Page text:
His answer put me in my place. He said, 
"Dad, haven't you ever seen Facing the Giants? Remember we should praise God when we win and when we lose. I am just trying to praise God when we lose."
Yep, he said that! Monique looks over to me and says, "Karsten would say, 'you've just been schooled.'" I guess I was. I went to the school of a kid who is growing into a young man who has a soft heart towards God. I just hope I don't get in the way of what God wants to do in his life.

By the way, here is the short clip of the part of the movie that JT was referring to:

Tuesday, January 10, 2012

Philippians by Matt Chandler

I have grown to really appreciate the teaching ministry of Matt Chandler. A couple years ago, an organization called The Hub put out a 12-week teaching series by Chandler on the book of Philippians. I purchased it back when it came out, looking for an opportunity to watch it myself or maybe to use it for a small group.

One caveat: I really am not a huge fan of DVD curriculum for small groups. If I have the time to invest into a group, I like to do it myself. Draw the people out. Make them think and engage in them instead of having them sit and listen to a preacher for 30 minutes and then discussing.

But this is a GREAT alternative. At the end of September, I began to meet with our college and young adults on Monday nights. They wanted some sort of Bible study. I really did not have the time to invest in another study, so I thought this would be a great place to try out this series by Matt Chandler on Philippians. And they have loved it. And I have greatly enjoyed it.

His preaching style is unique and lively. He is engaging, yet very helpful. This is a 12-session study, with each one being about 30 minutes long. Obviously, he does not have time to go into depth on all the book of Philippians. That means, you will find that he jumps over some huge portions of the book, maybe the ones that you would like to hear him discuss. But what he does camp on is really challenging for your life.

One other thing. It comes with a study guide that we have not really known what to do with. It is a bit confusing as to what role the study guide should play each week. There are questions that are meant to be answered after each session and we do it together as a group. I think there are very few that go home afterward and actually fill in the book themselves. I would recommend that the leader have the study guide in order to help with some questions after the study. But honestly, I think a group could get just as much out of it without purchasing it for each participant.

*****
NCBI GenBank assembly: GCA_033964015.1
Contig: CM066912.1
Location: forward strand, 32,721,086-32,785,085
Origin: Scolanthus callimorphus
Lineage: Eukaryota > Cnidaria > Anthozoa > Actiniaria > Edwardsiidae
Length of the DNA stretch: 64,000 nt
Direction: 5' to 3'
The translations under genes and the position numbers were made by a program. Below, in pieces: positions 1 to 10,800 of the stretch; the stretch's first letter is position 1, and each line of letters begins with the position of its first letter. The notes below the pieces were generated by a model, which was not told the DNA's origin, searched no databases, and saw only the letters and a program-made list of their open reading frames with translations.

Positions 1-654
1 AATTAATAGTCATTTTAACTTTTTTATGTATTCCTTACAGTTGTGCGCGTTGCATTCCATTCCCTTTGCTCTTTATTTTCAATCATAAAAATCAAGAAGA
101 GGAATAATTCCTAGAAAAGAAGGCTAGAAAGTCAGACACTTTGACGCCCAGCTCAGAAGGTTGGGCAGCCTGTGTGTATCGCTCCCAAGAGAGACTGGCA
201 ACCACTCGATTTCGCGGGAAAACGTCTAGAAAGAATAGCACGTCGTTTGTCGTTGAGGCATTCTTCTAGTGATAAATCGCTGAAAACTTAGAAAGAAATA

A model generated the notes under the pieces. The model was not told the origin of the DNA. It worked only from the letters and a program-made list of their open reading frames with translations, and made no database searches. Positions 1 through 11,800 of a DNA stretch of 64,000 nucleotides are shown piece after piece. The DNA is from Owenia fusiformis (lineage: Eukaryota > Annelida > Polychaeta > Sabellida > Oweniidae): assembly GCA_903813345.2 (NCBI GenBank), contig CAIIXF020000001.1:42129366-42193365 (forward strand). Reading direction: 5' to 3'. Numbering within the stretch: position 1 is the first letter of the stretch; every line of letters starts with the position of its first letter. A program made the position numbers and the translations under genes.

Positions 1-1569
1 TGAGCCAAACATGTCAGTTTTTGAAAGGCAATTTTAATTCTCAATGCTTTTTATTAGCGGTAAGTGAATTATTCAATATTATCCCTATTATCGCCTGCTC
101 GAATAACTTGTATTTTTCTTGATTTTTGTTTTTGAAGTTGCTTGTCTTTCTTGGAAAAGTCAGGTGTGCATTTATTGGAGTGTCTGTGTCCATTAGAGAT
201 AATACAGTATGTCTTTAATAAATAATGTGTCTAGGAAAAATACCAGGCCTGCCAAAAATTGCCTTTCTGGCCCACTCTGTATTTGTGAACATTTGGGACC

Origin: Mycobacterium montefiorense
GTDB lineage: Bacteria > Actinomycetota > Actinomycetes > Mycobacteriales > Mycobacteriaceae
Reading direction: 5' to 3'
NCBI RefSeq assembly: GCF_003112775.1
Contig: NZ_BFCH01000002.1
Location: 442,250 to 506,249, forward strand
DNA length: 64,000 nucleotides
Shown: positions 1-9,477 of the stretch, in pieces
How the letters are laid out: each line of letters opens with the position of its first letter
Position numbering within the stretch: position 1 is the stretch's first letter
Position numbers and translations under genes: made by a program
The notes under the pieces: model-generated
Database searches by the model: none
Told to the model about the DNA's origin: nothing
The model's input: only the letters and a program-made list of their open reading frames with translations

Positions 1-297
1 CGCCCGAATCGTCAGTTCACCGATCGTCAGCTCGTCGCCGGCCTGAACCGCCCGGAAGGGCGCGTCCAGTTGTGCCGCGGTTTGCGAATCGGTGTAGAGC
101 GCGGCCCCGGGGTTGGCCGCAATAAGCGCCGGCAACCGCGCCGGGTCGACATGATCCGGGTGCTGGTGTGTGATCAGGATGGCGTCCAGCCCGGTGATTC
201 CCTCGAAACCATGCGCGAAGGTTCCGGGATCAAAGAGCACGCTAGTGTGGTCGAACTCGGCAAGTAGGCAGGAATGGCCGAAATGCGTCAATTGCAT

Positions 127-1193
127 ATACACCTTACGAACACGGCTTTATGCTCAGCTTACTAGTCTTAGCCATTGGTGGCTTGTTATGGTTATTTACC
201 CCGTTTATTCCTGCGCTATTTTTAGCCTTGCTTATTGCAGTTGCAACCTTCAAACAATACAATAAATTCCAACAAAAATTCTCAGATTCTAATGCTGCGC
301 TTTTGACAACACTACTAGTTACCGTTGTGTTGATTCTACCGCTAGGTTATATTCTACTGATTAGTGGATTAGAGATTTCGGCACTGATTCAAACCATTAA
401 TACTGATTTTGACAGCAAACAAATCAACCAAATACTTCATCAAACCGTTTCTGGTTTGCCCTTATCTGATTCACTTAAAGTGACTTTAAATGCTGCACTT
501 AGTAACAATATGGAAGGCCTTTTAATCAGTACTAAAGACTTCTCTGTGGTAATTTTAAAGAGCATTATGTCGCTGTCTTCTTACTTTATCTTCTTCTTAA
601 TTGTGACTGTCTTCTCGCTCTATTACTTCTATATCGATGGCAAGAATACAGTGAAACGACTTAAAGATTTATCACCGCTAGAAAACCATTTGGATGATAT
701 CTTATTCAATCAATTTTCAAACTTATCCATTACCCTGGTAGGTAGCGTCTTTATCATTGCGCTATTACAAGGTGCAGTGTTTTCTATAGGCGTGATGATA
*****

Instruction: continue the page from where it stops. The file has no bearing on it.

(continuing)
Over all, I love it. I have grown personally through it. Below is a preview of the study. Who knows, maybe it will lead you to buy it as well.

Philippians Trailer from The Hub on Vimeo.

Monday, January 9, 2012

The Morning After: Our Mission

I was so excited to start this series at church yesterday. It is somewhat different from what I normally do, since it is more topical in nature. But I thought we were at a good point in the life of our church that we take some time to discuss what kind of church we are. I want everyone in our community to become crystal clear on who we are as a church. We began yesterday by looking at our Mission Statement:

We exist to Glorify God by leading people to KNOW Jesus, GROW into His likeness, and GO make Him known to others.

Our ultimate goal is to give glory to God. In all things. At all times. In every interaction. Glory to God. It is our primary objective every Sunday to pull back the curtain that we might all rejoice over the glory of God. It is not about any person. It is not about a pastor. It is not about doing things to attract people. It is about revealing God to those that are here and then trust God to expand the church.

Now, we feel we do that by accomplishing three things: First, By Leading People To KNOW Jesus. We want to introduce people to Jesus Christ. After all, He came to dwell among us, revealing the glory of God (John 1:14). We want to talk about Jesus more than any person. More than any topic. More than any sports team. More than any business. More than any actor. more than anyone or anything. Why? Because God has highly exalted Him and said that at the name of Jesus, every knee will bow (Phil. 2:9-10).

The second way we can glorify God is By Leading People To GROW Into His Likeness. It might sound strange, but I really do not want our church to be a place where someone can feel comfortable never growing in their faith. I want them to move from milk to meat.

The third way we can glorify God is By Leading People To GO Make Him Known. It has been the calling of the church from the beginning of church to take the message of Jesus to a lost and dying world. It started in Acts 2 and has progressed throughout the world to us today.

That's our church. This is the rudder that hopefully guides our church. If you want to listen to the entire message, you can find it HERE.

Friday, January 6, 2012

Am I Really A Christian by Mike McKinley